Bangladesh Bank devalued the taka against the US dollar late last week due to growing pressure on the current account balance with exports being stretched thin.
The central bank devalued the taka by 20 basis points in two phases, raising the inter-bank exchange rate to Tk84.70 from Tk84.50.
In March this year, the taka saw a slight devaluation by 10 basis points.
Central bank intervention kept the inter-bank exchange rate stable at Tk84.50 for the last five months, after the rate shot up to Tk87 on the informal market.
Moreover, Bangladesh Bank's own calculation shows that the nominal exchange rate – which represents the current value of one currency against another – is above Tk90.
Falling exports in the last two months raised concern at the central bank, prompting it to go for devaluation, said a senior Bangladesh Bank official.
The central bank feels the need for further devaluation, but it moved slowly because the government does not want to impact imports, he said. There is also political reasoning behind this reluctance as nobody wants to see a weak taka.
"The exchange rate in the informal market and the nominal exchange rate show that there is more space of devaluation," said Zahid Hussain, former lead economist of the World Bank.
He also said Bangladesh lagged by 5.8 percent in price competitiveness compared to our trading partners in the last one year, and the country lost competitiveness by 36 percent since 2013, compared to trading partners.
"It is only due to not adjusting the exchange rate with the market demand," he said.
Despite pressure for currency depreciation, Bangladesh Bank did not let it happen, resulting in the loss of competitiveness in the global market.
Though currency depreciation has inflationary pressure, Bangladesh Bank has alternative instruments to adjust it, Zahid stated.
"For instance, the government can compromise on import duty to reduce risk of imported inflation," he suggested.
The central bank perceived that the downward pressure on exports will remain in coming days due to the weak demand of apparels in the global market. Although remittance inflow is still strong, a global crisis may hit the flow.
On the other hand, the rising trend of imports will continue amid implementation of megaprojects.
Although depreciation of the local currency will put pressure on inflation, it is manageable, the central bank observed.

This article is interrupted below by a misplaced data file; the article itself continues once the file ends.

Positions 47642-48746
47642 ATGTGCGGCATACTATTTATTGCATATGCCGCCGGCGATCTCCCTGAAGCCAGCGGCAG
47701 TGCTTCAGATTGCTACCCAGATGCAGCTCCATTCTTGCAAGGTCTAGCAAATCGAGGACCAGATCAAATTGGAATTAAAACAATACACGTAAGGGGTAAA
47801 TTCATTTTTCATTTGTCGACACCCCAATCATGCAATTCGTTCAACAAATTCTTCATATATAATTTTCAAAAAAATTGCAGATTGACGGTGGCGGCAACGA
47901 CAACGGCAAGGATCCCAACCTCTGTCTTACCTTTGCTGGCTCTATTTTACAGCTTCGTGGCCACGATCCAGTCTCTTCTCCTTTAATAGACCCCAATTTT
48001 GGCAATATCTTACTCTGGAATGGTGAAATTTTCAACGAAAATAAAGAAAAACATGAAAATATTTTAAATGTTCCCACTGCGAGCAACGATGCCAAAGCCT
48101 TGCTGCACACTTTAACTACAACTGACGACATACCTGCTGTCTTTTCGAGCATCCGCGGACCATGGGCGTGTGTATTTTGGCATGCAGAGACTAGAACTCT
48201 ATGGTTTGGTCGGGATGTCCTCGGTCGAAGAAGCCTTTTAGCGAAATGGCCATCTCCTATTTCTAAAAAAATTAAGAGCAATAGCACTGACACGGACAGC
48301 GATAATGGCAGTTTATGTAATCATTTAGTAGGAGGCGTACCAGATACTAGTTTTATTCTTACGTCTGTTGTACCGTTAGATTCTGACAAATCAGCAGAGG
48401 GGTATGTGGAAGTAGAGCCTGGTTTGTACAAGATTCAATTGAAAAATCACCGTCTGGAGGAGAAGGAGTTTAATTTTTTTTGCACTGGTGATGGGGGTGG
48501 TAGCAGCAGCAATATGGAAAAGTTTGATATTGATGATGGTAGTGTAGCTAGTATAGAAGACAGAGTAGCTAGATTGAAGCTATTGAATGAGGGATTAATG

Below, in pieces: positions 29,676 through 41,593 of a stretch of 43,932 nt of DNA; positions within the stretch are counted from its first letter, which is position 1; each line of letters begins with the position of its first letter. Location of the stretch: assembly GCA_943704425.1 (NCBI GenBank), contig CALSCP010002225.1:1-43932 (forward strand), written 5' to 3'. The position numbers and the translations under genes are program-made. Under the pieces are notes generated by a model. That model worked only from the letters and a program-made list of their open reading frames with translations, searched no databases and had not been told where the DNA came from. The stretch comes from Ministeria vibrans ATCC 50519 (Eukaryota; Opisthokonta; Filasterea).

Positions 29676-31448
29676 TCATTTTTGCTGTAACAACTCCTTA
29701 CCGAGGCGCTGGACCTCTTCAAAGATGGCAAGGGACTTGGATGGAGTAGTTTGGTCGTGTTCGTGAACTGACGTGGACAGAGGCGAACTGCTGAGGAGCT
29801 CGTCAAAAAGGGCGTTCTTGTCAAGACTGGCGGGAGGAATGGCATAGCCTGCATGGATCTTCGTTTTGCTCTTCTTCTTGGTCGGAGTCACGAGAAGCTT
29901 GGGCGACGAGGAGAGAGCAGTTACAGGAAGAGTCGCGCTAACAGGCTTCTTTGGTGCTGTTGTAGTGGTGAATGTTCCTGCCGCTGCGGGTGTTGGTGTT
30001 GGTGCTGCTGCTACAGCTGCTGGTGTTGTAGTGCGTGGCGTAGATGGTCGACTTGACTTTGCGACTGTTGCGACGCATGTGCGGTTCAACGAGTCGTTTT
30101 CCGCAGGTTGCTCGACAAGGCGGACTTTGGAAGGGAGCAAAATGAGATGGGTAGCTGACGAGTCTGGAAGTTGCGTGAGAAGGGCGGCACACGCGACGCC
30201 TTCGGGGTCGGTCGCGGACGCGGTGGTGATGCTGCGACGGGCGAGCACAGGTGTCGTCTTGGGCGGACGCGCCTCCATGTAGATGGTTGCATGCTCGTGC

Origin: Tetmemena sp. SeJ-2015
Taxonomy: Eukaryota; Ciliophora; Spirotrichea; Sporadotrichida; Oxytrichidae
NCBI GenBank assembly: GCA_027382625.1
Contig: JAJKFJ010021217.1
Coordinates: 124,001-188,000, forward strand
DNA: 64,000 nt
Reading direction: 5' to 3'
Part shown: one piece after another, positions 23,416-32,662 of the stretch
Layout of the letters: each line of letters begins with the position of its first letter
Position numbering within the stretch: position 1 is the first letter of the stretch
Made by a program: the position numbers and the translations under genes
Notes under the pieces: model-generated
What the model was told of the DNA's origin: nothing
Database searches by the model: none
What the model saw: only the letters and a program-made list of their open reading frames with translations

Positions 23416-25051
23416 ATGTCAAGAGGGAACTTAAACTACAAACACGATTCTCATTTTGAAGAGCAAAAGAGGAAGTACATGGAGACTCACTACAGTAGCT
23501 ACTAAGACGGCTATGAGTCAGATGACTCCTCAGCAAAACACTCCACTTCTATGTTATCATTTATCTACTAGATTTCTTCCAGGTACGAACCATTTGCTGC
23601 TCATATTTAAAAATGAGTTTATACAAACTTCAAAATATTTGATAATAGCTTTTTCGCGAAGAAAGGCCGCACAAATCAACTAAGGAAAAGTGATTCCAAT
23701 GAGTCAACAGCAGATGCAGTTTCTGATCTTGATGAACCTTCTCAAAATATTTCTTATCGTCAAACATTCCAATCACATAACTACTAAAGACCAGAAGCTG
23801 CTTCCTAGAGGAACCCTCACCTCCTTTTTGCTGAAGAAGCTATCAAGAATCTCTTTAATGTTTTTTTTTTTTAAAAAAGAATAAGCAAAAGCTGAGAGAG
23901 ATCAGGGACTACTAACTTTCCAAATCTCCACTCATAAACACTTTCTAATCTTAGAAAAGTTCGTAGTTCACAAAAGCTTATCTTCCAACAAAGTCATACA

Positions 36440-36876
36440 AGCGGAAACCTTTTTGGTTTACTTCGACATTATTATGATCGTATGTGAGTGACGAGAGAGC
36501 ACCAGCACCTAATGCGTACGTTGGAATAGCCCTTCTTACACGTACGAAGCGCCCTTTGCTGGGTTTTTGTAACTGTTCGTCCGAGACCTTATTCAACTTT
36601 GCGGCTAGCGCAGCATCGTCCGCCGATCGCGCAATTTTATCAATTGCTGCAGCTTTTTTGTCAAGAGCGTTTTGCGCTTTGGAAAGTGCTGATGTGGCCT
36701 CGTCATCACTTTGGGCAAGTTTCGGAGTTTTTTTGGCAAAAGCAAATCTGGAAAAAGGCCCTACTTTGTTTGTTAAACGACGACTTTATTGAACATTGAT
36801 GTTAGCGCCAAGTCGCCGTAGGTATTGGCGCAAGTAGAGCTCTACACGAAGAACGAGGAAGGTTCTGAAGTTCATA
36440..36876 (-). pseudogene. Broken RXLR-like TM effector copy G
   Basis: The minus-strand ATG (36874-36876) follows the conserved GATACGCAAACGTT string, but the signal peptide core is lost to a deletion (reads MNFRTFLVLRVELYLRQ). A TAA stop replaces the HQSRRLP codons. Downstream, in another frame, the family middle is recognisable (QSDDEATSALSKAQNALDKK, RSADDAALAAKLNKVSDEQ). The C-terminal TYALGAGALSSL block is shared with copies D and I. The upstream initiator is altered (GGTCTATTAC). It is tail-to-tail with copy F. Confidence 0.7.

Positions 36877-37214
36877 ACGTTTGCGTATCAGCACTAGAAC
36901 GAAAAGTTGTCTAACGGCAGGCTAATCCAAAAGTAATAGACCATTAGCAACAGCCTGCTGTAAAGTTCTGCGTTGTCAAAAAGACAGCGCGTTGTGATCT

Export earnings during the first quarter of the current fiscal year (FY2019-20) plunged by 2.94 percent to $9.65 billion, compared to $9.94 billion during the same period in the previous fiscal.
The authority wants to emphasise foreign exchange earnings as a part of its preparation to face the upcoming payment pressure of foreign loans taken against megaprojects.
Payment of most of the foreign loans taken against the mega projects are due to start from the end of 2021.
However, as Bangladesh is losing its competitiveness in the global apparel market due to slow devaluation, Vietnam, our closest competitor in the same market, is gaining market share faster than Bangladesh due to significant devaluation of its currency.
In the last eight years, Bangladesh saw its exchange rate grow by 19.8 percent, but Vietnam saw a 21.4 percent growth during the same period.
The World Bank, in its latest report titled "Bangladesh Development Update," observed that interventions by Bangladesh Bank have kept the inter-bank exchange rate within a range of Tk83 to Tk85 for the last two years.
The intervention significantly weakened the incentive to remit money through informal channels, the report said.
However, the use of crawling peg with the US dollar led to appreciation of the taka against the currencies of other important trading partners.
Consequently, the real effective exchange rate appreciated, leading to a loss of price competitiveness internationally, according to the report.
The ready-made garment (RMG) sector has been provided with cash subsidies to offset competitive disadvantage. However, non-RMG sectors which have no easy access to export incentives have lagged behind.
Moreover, foreign exchange intervention contributed to a liquidity shortage of the taka in the money market, the World Bank observed.